December 18, 2008 at 10:44 am | | hardware, science and the public

Why, I ask you, does it seem that every vendor I’ve even thought about soliciting a quote from has decided to flood my email with “Holiday Specials” on highly specialized scientific equipment? There’s a reason that O. Henry tells not of Jim selling his oscilloscope to buy Della a phototube cryocooler, while Della sells her monochromator to buy Jim a signal generator. That reason is because it’s moronic.

Why don't you love me?
A little subtle sexism, anyone?

steve chu as SOE

December 10, 2008 at 7:03 pm | | news, science and the public

So it looks like Obama has snagged Steve Chu for Secretary of Energy.

Officials familiar with the selections say Mr. Chu is likely to focus his attention on the Energy Department’s core missions: basic science, nuclear weapons and cleaning up a nuclear-weapons manufacturing complex contaminated since the Cold War.

Sounds good. Steve is a big name in my field, so I know his work well. In fact, I even worked in his lab for a summer REU. He’s a nice guy and a good scientist. I haven’t been following his policy work very closely, but I suspect that he’s got some good ideas. Regardless, I really like the idea of a real, live scientist as SOE!

UPDATE: Here’s a NYT summary of Steve. Also, here’s an interview he gave about his thoughts on policy at Berkeley.

political science: more anti-science from Reps

October 24, 2008 at 9:53 pm | | news, political science, science and the public

Sorta like McCain and the bears and the projector:

ThinkProgress had the story.

Prasher and the end of America

October 9, 2008 at 12:09 pm | | science and the public, science community

There’s a lot of buzz about Doug Prasher not winning the 2008 Nobel in Chemistry with Tsien, Chalfie, and Shimomura. Prasher was the first to discover and clone the gene for GFP, which made most of the subsequent work possible. Here’s an NPR story about Doug Prasher and his story.

In my view, the main story is not that Prasher didn’t win the prize (the Nobel committee had to make a decision), but that he is now a bus driver because he cannot get a job in science! What country is this!?! The country that funded great scientific and technological advances (from the atomic bomb to the internet, from the semiconductor transistor to the Hubble telescope).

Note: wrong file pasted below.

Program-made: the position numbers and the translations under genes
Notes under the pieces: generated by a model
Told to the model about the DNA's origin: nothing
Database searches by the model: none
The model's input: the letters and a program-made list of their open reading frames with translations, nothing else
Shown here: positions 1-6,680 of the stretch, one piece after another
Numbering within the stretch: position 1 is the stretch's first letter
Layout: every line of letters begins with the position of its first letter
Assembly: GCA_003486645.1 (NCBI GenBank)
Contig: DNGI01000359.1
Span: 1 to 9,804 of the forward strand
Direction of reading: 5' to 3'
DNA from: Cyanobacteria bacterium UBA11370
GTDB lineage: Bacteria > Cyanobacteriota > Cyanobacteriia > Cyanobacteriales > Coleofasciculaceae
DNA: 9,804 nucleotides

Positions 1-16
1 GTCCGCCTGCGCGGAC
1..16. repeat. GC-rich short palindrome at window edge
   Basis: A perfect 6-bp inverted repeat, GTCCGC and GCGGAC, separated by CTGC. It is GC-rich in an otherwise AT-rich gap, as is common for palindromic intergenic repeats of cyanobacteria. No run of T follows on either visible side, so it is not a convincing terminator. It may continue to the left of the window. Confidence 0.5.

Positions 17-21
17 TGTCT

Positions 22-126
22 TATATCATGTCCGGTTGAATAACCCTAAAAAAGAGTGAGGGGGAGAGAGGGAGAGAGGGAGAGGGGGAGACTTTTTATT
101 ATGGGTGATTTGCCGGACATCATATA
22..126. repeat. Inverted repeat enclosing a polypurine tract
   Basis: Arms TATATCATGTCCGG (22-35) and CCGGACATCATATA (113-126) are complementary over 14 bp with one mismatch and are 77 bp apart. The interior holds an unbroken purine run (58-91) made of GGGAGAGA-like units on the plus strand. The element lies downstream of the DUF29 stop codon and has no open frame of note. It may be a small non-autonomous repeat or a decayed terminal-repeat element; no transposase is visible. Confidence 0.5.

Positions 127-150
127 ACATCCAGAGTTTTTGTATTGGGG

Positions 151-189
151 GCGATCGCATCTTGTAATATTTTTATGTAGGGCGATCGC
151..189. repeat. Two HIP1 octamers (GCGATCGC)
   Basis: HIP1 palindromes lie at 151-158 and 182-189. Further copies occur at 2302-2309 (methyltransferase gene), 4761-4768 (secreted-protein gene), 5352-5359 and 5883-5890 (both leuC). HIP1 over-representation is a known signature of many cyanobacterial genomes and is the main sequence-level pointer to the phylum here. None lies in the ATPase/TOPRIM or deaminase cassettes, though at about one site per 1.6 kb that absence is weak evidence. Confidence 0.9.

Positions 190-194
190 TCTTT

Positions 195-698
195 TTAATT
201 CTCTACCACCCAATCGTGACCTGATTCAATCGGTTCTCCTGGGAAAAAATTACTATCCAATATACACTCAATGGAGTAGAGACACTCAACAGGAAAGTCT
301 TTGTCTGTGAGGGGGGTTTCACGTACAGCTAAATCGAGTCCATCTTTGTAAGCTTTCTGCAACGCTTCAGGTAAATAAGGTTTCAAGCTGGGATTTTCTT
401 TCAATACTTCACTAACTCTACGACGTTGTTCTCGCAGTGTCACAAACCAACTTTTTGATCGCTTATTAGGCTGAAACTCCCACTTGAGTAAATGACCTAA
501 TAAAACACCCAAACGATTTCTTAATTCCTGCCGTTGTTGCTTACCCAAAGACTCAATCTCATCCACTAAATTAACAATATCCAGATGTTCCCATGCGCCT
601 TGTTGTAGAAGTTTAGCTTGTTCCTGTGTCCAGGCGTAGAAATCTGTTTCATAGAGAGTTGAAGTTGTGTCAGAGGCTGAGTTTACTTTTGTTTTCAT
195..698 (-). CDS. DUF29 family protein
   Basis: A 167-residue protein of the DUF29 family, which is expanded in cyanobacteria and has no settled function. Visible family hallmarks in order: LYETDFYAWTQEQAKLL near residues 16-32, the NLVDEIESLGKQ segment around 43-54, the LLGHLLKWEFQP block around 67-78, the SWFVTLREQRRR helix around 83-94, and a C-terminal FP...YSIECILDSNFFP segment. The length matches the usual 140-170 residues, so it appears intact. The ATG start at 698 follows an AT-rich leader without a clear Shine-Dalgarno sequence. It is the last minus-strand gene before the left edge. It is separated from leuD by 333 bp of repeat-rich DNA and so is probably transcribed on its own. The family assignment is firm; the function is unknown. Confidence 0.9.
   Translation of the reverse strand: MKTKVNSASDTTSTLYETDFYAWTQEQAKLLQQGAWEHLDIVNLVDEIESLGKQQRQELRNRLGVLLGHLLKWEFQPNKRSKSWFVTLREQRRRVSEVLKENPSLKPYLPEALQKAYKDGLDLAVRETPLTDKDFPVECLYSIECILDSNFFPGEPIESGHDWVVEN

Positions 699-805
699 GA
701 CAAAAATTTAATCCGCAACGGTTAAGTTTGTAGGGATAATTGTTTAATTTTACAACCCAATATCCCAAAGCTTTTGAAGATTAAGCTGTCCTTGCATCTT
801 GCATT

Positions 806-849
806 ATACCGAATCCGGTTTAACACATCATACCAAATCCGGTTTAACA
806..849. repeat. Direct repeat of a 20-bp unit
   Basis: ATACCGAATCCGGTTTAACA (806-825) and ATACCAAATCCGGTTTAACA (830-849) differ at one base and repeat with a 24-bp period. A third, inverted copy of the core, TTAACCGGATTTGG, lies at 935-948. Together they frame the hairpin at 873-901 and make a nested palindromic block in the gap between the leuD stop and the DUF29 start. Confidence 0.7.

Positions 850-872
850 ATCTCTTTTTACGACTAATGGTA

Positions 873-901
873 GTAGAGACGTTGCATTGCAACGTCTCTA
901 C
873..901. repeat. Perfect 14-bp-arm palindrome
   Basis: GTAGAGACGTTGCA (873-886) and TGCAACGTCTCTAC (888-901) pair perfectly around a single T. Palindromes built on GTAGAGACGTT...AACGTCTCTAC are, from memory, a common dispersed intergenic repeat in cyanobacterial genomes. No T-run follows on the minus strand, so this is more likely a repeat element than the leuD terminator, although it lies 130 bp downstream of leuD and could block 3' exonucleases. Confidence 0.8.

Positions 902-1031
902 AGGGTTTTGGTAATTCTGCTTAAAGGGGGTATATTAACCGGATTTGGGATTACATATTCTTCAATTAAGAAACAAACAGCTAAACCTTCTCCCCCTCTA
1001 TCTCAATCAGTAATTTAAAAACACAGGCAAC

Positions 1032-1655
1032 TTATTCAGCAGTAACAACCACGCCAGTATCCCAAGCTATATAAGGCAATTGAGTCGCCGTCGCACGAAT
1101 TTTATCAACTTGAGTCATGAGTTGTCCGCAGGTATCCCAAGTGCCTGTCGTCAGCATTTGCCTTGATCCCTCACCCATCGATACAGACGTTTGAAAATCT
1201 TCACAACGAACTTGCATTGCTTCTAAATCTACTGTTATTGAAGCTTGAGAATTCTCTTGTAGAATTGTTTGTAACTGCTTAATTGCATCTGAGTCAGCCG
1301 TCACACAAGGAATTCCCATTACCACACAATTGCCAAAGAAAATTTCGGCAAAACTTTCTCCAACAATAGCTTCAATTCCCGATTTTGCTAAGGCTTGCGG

Where is America going when we don’t fund our best scientists (to say nothing of the mediocre ones like me)?

reece roth

September 18, 2008 at 10:08 am | | news, science and the public, science community

Finally, the US is prosecuting the real terrorists: University professors!

Prof. Reece Roth of University of Tennessee was found guilty of exporting secret data to China and Iran because he had some Iranian grad student and he took his laptop to China when he went on a lecture series.

This is way worse than outing a CIA operative for political purposes. I hope he gets the death penalty.

Seriously though, this makes me sad. He looks like my grandfather. The one who was a spy for the Japanese during the war. jk.

yes, but i’m the expert

September 14, 2008 at 11:33 pm | | pseudoscience, science and the public

I’ve been getting comments on my post about how crazy an idea it is to run your car on water. I thought that I was more than fair: pointing out that the thermodynamics is obviously against the idea (splitting water in order to burn it is stupid), but I left some room for the possibility that adding lighter gases might change the combustion efficiency. Still, I was skeptical. I was made more skeptical by the deceptive advertising (e.g. water4gas scam revealed). Remember the seven warning signs of bogus science.

But, despite my requests for non-anecdotal references, I just received long, rambling, confusing, and criticizing comments. For instance:

I wish to correct part of your story, Obviously you must have race through when reading and watching the videos on youtube and elsewhere.

1st of all many people err and state that water is split into H2 and O2. Water is H20. Peroxide is H2O2, Water is actually split into H2 and O. When using the term HHO it is denoting two hydrogen molecules and one oxygen molecule.

So here, I am accused of not studying the concept carefully enough. Huh? I am an expert on this: I am a chemist. I know what water splits into. I know stoichiometry. Monatomic oxygen is not bubbling out of water.

Then there’s the comment:

Your comments remind me of a story; As the first steamboat was readying for it’s maiden voyage, there was a man telling everyone who would listen: “That thing will never work”!

As the steamboat pulled out into the river, he started telling everyone: “They’ll never get that thing to stop”!!

Or, how about this expert: “Man won’t be able to breath at speeds greater than 20mph”!!

Why don’t you take your “Expert” B.S. and tell it to my 25+ very happy customers.

Again, disregarding my expert understanding of thermodynamics, replacing it with fantom customers with their anecdotal evidence.

I also had some attacks from military men: